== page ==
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JUST IN: No charges against police who shot man in Springfield Town Center

The scene at Springfield Town Center after Fairfax County police officers shot Reston resident Christian Parker (staff photo by Jay Westcott)

The Fairfax County police officers who fatally shot a Reston man at Springfield Town Center in June won’t face any charges, the county’s top prosecutor announced today (Wednesday).

An investigation determined that officers Daniel Houtz and Ryan Sheehan reasonably believed that 37-year-old Christian Parker posed a serious, immediate threat to them and a third officer at the scene, according to a news release from Fairfax County County Commonwealth’s Attorney Steve Descano.

“This investigation leads me to conclude that both Ofc. Houtz and Ofc. Sheehan were reasonable in fearing that Parker intended to either kill an officer on scene or cause serious bodily injury,” Descano wrote. “…It was therefore legally permissible for both [officers] to use the level of force they employed.”

Descano confirmed that the Fairfax County Police Department had been searching for Parker at the time of the shooting after he fired a gun inside his brother’s apartment in Reston during “an altercation” on June 26.

According to the commonwealth’s attorney’s office, fugitive detectives obtained a search warrant for Parker’s cell phone, allowing them to track his location. A “ping” alerted Houtz, Sheehan and an officer Monahan that he was at Springfield Town Center around 4 p.m. on June 30.

The officers found Parker’s vehicle in the parking lot outside the mall’s Target and boxed it in while he was in the driver’s seat. As shown in body camera footage released by the FCPD, the officers called for Parker to show his hands multiple times.

According to Descano, the officers reported that they saw Parker reach for a handgun. The officers said in statements that Parker started yelling and waving the gun, eventually moving his finger to the trigger.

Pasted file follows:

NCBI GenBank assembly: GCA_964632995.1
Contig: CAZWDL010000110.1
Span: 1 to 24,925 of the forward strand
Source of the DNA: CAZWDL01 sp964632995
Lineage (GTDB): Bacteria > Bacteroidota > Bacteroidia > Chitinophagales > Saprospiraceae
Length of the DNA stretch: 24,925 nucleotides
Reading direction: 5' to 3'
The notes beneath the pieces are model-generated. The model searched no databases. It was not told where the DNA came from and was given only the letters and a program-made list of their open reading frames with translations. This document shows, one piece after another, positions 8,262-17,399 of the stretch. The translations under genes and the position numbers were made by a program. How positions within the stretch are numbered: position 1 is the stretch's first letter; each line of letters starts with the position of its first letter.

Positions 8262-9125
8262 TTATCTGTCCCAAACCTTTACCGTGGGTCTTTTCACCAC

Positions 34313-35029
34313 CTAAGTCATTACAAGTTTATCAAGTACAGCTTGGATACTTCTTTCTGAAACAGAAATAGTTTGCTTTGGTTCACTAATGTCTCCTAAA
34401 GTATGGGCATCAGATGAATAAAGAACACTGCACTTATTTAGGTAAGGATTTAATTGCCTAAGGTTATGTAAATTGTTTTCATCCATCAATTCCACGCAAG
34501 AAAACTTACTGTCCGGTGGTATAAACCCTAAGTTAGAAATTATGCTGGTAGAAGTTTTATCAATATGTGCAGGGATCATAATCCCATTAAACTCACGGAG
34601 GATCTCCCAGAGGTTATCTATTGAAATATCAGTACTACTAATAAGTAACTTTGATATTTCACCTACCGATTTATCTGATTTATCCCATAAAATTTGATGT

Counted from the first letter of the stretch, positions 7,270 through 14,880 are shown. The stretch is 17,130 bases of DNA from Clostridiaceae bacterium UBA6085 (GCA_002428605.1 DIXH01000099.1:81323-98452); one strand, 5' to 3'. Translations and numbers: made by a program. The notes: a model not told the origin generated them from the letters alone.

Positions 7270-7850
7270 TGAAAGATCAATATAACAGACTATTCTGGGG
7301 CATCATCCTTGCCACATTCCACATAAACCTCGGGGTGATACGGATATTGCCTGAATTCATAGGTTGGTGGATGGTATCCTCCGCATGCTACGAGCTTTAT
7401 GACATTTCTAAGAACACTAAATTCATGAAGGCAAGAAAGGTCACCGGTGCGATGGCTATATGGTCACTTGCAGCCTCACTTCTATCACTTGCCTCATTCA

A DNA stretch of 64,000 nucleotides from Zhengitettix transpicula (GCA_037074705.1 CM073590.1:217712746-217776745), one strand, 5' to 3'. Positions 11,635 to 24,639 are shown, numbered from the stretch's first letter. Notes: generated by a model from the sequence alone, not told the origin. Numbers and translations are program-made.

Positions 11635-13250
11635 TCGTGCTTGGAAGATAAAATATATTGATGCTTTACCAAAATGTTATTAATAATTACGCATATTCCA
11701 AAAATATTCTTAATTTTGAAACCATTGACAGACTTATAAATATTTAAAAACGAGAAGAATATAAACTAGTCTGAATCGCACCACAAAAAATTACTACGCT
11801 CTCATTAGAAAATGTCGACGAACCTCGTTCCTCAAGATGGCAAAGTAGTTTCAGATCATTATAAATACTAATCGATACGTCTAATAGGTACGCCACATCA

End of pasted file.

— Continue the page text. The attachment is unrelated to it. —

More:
“Due to the handgun being swung side to side, Mr. Parker’s finger being on the trigger, and Mr. Paker’s [sic] continued refusal to comply with commands, Ofc. Houltz felt he and Ofc. Monahan were in imminent danger of death and Ofc. Houltz discharged his weapon,” the commonwealth’s attorney said.

Sheehan fired his weapon as well, apparently believing that Parker had shot at Houltz, according to Descano. Both officers fired four shots each, hitting Parker with six of them.

Fairfax County Fire and Rescue Department transported Parker to a hospital, where he died that afternoon.

According to Descano’s statement, Parker’s fiancée told his office in an interview that she talked to Parker after the incident at his brother’s apartment, and he said “he would rather die than go back to jail.”

It’s unclear whether Parker served time in Fairfax County or elsewhere, but the county’s circuit court told FFXnow that it couldn’t find any past criminal cases under his name. The commonwealth’s attorney’s office said it had nothing to add beyond the released statement.

Descano said the statement from Parker’s fiancée “lends credence” to the police officers’ account of his behavior. While Sheehan was incorrect in thinking that Parker had fired his weapon, the perception “was reasonable based on the facts and circumstances presented to him,” Descano said.

The shooting at Springfield Town Center came during a period of high-profile gun incidents in Fairfax County. Just 10 days earlier, Tysons Corner Center was evacuated after three gunshots were fired, and on July 7, a police officer shot and killed a man in McLean who was experiencing a mental health crisis.

Noah Settles, a 22-year-old from D.C., was indicted last month for the shots-fired incident in Tysons, while the McLean police shooting remains under investigation.

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